A third MBDH workshop, the Workshop on Data for Good for Education (D4G4ED), was in collaboration with Trinity Christian College near Chicago and was primarily for educators and graduate students interested in exchanging ideas regarding teaching practices about data.
“Part of my job was to find people who not only cared about social good, and how to teach social good, but I also wanted to bring together a unique group of people with diverse backgrounds, so that they could learn from each other . . . to meet with professionals and passionate thinkers who they’d never have the chance to collaborate with on their own,” Graham said. He added, “Where else could a graduate student, a professor of Africana Studies, a virtual data viz instructor, and a data manager for the Department of Defense all meet up and discuss teaching data science for social good?”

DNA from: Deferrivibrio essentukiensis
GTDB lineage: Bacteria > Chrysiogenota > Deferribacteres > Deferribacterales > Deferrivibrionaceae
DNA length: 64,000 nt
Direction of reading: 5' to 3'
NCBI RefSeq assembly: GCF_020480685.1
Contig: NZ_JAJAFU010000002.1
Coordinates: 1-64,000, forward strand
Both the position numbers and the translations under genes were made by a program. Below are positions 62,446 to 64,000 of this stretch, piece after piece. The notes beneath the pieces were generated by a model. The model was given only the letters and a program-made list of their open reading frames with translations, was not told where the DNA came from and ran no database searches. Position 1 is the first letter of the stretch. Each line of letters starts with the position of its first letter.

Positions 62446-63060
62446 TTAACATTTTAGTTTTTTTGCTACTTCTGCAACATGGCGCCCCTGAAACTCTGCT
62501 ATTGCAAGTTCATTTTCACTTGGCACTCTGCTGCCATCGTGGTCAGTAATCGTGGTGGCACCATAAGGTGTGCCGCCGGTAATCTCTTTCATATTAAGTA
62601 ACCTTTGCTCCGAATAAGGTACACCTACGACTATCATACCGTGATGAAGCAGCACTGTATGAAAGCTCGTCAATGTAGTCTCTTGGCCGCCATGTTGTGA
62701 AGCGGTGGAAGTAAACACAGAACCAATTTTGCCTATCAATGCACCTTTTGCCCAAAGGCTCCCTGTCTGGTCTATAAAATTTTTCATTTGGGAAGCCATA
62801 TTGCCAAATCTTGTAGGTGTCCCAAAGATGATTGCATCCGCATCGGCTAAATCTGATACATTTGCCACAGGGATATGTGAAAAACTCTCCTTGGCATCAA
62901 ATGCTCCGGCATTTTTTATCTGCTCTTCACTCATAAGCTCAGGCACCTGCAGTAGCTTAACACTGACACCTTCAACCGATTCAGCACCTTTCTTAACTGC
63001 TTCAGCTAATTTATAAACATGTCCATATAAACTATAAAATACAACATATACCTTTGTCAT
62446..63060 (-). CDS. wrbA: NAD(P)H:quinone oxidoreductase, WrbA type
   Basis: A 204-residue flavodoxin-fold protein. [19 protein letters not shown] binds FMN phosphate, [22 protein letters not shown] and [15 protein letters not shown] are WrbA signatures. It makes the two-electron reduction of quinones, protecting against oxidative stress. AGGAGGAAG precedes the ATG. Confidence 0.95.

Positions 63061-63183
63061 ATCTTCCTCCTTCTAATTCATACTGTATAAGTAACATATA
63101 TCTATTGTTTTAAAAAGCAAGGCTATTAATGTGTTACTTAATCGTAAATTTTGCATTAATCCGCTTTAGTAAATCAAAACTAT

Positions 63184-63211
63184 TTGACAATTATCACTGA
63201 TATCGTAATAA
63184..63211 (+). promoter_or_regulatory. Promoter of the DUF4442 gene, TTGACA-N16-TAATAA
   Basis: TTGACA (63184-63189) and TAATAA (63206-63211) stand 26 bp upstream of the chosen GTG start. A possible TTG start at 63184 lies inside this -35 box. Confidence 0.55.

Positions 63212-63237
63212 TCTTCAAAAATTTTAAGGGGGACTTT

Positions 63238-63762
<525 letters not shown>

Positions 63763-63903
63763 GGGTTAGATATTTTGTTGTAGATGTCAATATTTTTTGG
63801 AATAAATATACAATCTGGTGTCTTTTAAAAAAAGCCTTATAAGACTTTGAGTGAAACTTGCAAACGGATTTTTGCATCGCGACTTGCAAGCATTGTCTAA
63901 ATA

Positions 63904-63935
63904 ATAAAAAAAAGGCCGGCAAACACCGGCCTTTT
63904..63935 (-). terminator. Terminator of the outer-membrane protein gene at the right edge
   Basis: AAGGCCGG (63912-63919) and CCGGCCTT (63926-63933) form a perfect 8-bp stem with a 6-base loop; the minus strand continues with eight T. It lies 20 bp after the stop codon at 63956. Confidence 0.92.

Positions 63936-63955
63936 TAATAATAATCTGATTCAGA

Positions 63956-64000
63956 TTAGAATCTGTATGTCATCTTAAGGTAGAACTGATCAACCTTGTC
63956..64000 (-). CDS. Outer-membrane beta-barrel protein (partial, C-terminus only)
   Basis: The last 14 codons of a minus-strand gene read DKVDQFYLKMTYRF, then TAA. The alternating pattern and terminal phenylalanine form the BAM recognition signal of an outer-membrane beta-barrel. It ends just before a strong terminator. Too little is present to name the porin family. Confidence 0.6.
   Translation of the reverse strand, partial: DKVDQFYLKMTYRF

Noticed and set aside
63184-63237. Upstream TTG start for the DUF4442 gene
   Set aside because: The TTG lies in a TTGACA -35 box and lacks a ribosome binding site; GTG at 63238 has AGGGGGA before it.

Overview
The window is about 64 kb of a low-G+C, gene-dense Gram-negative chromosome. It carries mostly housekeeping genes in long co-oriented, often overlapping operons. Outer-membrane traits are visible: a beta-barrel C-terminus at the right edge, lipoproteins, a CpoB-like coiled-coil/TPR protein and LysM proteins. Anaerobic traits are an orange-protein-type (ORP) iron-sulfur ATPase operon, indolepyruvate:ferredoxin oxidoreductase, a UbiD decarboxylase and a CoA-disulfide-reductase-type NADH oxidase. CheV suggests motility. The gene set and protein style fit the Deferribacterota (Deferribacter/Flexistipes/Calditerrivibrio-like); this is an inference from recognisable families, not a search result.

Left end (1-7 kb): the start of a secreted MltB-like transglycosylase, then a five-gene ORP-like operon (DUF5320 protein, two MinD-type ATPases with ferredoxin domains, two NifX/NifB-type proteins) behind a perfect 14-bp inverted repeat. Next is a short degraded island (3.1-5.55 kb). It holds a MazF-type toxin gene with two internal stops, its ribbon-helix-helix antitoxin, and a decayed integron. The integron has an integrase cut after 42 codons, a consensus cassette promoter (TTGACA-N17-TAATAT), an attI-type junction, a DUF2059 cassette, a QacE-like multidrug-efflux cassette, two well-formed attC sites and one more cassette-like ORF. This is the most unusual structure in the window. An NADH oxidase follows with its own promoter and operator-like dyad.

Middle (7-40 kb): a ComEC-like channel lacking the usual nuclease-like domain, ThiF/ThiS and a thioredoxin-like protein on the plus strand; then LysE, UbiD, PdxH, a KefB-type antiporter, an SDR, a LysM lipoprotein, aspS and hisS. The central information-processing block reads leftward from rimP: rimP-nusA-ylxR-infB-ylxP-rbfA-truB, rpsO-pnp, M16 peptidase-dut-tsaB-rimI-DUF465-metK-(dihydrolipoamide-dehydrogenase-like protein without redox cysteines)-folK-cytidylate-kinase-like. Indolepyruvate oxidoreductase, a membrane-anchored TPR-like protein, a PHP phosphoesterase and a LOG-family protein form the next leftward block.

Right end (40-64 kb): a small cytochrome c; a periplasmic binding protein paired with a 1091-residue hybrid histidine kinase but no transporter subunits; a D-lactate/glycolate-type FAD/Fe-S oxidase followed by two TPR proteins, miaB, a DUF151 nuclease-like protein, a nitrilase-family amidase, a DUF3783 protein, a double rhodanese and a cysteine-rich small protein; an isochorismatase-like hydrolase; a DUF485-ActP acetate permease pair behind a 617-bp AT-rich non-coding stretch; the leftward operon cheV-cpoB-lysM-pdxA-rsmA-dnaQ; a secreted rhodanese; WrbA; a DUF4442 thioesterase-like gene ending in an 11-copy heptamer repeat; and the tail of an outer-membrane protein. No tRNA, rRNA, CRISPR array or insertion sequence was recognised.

The D4G4ED workshop was not only a place for educators alike to interact with each other and share ideas, but also aimed to challenge stereotypes and barriers that exist in certain fields of study in higher education. For Graham and his team, it was imperative that the workshop was not closed off to people who felt like they lacked the technical skills for data-related education, but to unite people under the idea of data science.
“[The] program was all about getting these diverse individuals whose communities, probably more than most, care about social causes and show them that data science can be used to promote and amplify those causes that they care about,” Graham said.